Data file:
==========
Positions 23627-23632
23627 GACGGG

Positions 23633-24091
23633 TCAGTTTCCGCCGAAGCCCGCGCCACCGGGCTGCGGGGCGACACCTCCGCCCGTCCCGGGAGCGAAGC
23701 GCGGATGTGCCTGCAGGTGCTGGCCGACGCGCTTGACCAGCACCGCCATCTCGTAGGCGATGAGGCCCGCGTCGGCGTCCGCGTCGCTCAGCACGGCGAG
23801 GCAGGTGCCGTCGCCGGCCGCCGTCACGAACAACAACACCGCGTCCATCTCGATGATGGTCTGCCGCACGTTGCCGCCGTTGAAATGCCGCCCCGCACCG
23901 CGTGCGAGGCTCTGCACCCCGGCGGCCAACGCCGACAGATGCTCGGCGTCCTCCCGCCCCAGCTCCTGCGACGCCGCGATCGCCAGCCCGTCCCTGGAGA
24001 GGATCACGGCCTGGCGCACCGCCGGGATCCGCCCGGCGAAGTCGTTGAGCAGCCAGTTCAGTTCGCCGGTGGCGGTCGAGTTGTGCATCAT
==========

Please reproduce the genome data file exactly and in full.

Positions 23627-23632
23627 GACGGG

Positions 23633-24091
23633 TCAGTTTCCGCCGAAGCCCGCGCCACCGGGCTGCGGGGCGACACCTCCGCCCGTCCCGGGAGCGAAGC
23701 GCGGATGTGCCTGCAGGTGCTGGCCGACGCGCTTGACCAGCACCGCCATCTCGTAGGCGATGAGGCCCGCGTCGGCGTCCGCGTCGCTCAGCACGGCGAG
23801 GCAGGTGCCGTCGCCGGCCGCCGTCACGAACAACAACACCGCGTCCATCTCGATGATGGTCTGCCGCACGTTGCCGCCGTTGAAATGCCGCCCCGCACCG
23901 CGTGCGAGGCTCTGCACCCCGGCGGCCAACGCCGACAGATGCTCGGCGTCCTCCCGCCCCAGCTCCTGCGACGCCGCGATCGCCAGCCCGTCCCTGGAGA
24001 GGATCACGGCCTGGCGCACCGCCGGGATCCGCCCGGCGAAGTCGTTGAGCAGCCAGTTCAGTTCGCCGGTGGCGGTCGAGTTGTGCATCAT